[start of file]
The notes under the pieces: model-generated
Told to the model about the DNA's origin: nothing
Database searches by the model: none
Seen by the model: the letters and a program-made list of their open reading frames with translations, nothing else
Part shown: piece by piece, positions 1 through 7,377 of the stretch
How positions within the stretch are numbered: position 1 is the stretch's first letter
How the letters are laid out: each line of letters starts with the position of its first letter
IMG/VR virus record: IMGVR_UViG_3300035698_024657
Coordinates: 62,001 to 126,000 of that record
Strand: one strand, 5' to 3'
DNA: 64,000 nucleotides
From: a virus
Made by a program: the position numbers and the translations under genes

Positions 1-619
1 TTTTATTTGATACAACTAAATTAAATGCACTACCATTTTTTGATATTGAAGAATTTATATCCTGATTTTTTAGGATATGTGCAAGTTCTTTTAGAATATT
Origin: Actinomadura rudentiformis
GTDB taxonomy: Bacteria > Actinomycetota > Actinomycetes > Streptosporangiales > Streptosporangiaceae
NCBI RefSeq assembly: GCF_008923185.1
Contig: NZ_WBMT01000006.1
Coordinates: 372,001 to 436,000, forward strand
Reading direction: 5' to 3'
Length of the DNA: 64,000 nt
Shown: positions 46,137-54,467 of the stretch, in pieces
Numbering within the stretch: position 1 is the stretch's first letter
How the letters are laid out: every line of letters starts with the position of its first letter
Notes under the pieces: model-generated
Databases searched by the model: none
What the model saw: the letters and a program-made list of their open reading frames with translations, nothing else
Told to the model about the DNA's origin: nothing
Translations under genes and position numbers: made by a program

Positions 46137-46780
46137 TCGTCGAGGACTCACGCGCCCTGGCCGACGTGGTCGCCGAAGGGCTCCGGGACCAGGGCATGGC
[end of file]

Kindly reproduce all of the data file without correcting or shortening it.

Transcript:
The notes under the pieces: model-generated
Told to the model about the DNA's origin: nothing
Database searches by the model: none
Seen by the model: the letters and a program-made list of their open reading frames with translations, nothing else
Part shown: piece by piece, positions 1 through 7,377 of the stretch
How positions within the stretch are numbered: position 1 is the stretch's first letter
How the letters are laid out: each line of letters starts with the position of its first letter
IMG/VR virus record: IMGVR_UViG_3300035698_024657
Coordinates: 62,001 to 126,000 of that record
Strand: one strand, 5' to 3'
DNA: 64,000 nucleotides
From: a virus
Made by a program: the position numbers and the translations under genes

Positions 1-619
1 TTTTATTTGATACAACTAAATTAAATGCACTACCATTTTTTGATATTGAAGAATTTATATCCTGATTTTTTAGGATATGTGCAAGTTCTTTTAGAATATT
Origin: Actinomadura rudentiformis
GTDB taxonomy: Bacteria > Actinomycetota > Actinomycetes > Streptosporangiales > Streptosporangiaceae
NCBI RefSeq assembly: GCF_008923185.1
Contig: NZ_WBMT01000006.1
Coordinates: 372,001 to 436,000, forward strand
Reading direction: 5' to 3'
Length of the DNA: 64,000 nt
Shown: positions 46,137-54,467 of the stretch, in pieces
Numbering within the stretch: position 1 is the stretch's first letter
How the letters are laid out: every line of letters starts with the position of its first letter
Notes under the pieces: model-generated
Databases searched by the model: none
What the model saw: the letters and a program-made list of their open reading frames with translations, nothing else
Told to the model about the DNA's origin: nothing
Translations under genes and position numbers: made by a program

Positions 46137-46780
46137 TCGTCGAGGACTCACGCGCCCTGGCCGACGTGGTCGCCGAAGGGCTCCGGGACCAGGGCATGGC